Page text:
February 18, 1920 July 30, 1921
    Rakovszky István.jpg
    István Rakovszky 1858-1931 KNEP
    August 12, 1921 August 16, 1922
    Gaál Gaszton.jpg
    Gaszton Gaál 1868-1932 OKGFP
    August 18, 1922 October 18, 1926
    Scitovszky Béla2.jpg
    Béla Scitovszky 1878-1959 EP
    October 19, 1926 January 28, 1927
    Zsitvay Tibor2.jpg
    Tibor Zsitvay 1884-1969 EP
    December 21, 1944 December 21, 1944 István Vásáry
    ( executive )
    1887-1955 FKGP
    December 21, 1944 November 29, 1945
    Zsedenyi relief Miskolc.jpg
    Béla Zsedényi 1894-1955 independent
    November 29, 1945 February 5, 1945
    Nagy Ferenc-MTI 1946.jpg
    Ferenc Nagy 1903-1979 FKGP
    February 7, 1946 July 3, 1947 Béla Varga 1903-1995 FKGP
    4th July 1947 July 31, 1947 Árpád Szargó 1878-1948 FKGP
    September 16, 1947 June 8, 1949
    Nagy Imre retouched.jpg
    Imre Nagy 1896-1958 MKP
    June 8, 1949 August 23, 1949 Károly Olt 1904-1985 MDP
    August 23, 1949 May 18, 1951 Lajos Drahos 1895-1983 MDP
    May 18, 1951 August 14, 1952 Imre Dögei 1912-1964 MDP
    August 14, 1952 5th November 1962
    Rónai Sándor (crop) .jpg
    Sándor Rónai 1892-1965 MDP
    5th November 1962 April 14, 1967 Erzsébet Metzker 1915-1980 MSZMP
    April 14, 1967 May 12, 1971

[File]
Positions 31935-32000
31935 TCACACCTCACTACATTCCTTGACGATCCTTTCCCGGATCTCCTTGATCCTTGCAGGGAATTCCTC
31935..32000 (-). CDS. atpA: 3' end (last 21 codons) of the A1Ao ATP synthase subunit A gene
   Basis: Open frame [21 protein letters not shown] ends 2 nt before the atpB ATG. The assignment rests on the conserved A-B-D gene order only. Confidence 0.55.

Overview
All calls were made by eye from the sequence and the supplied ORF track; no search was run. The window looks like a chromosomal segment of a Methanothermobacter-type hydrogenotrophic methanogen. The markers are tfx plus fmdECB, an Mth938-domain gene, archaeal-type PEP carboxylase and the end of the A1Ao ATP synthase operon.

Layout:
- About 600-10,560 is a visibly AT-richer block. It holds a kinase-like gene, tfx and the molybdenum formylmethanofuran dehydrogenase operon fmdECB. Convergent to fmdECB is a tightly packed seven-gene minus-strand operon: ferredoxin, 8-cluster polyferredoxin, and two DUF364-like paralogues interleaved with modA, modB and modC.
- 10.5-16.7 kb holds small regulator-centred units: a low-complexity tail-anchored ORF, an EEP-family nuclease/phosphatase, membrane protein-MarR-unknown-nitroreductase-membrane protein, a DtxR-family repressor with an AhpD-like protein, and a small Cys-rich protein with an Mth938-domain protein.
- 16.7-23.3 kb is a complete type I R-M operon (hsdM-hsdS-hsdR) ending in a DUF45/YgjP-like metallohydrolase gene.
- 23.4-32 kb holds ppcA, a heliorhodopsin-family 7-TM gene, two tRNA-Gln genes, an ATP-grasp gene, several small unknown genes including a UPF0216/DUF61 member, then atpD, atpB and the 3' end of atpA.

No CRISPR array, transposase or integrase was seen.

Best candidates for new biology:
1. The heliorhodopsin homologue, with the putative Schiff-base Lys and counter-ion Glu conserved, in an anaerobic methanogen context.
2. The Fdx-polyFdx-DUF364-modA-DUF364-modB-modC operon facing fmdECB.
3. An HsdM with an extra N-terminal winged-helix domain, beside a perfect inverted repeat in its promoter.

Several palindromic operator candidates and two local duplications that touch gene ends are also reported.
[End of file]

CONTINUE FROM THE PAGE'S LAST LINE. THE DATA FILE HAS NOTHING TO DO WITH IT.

Kállai Gyula 1964.jpg
    Gyula Kállai 1910-1996 MSZMP
    May 12, 1971 19th December 1984
    Pártelit fortepan 26074-Apró.jpg
    Antal Apró 1913-1994 MSZMP
    19th December 1984 June 29, 1988
    Sarlós István (crop) .jpg
    István Sarlós 1921-2006 MSZMP
    June 29, 1988 March 8, 1989 István Stadinger * 1927 MSZMP
    March 8, 1989 May 2, 1990
    Szűrös Mátyás 1989 (crop) .jpg
    Mátyás Szűrös * 1933 MSZMP
    October 23, 1989 May 2, 1990
    Fodor István fortepan 124985.jpg
    István Fodor
    ( executive )
    * 1945 independent
    May 2, 1990 3rd August 1990
    Göncz Árpád-001.jpg
    Árpád Göncz 1922-2015 SZDSZ
    3rd August 1990 June 28, 1994 György Szabad * 1924 MDF
    June 28, 1994 June 18, 1998
    Gál Zoltán 2013.JPG
    Zoltán Gál * 1940 MSZP
    June 18, 1998 May 15, 2002
    János Áder * 1959 Fidesz
    May 15, 2002 September 14, 2009
    Szili Katalin 2009-12-14.JPG
    Katalin Szili * 1956 MSZP
    September 14, 2009 May 14, 2010
    Katona Béla 2010-02-20.JPG
    Béla Katona * 1944 MSZP
    May 14, 2010 August 6, 2010
    Pál Schmitt * 1942 Fidesz
    August 6, 2010 officiating
    Kövér László.jpg
    László Kövér * 1959 Fidesz

    Individual evidence

    1. ^ Constitutional Court in Hungary overturns controversial voter registration. In: January 4, 2013, accessed December 8, 2017 .
    3. Electoral Law (English translation)

    Web links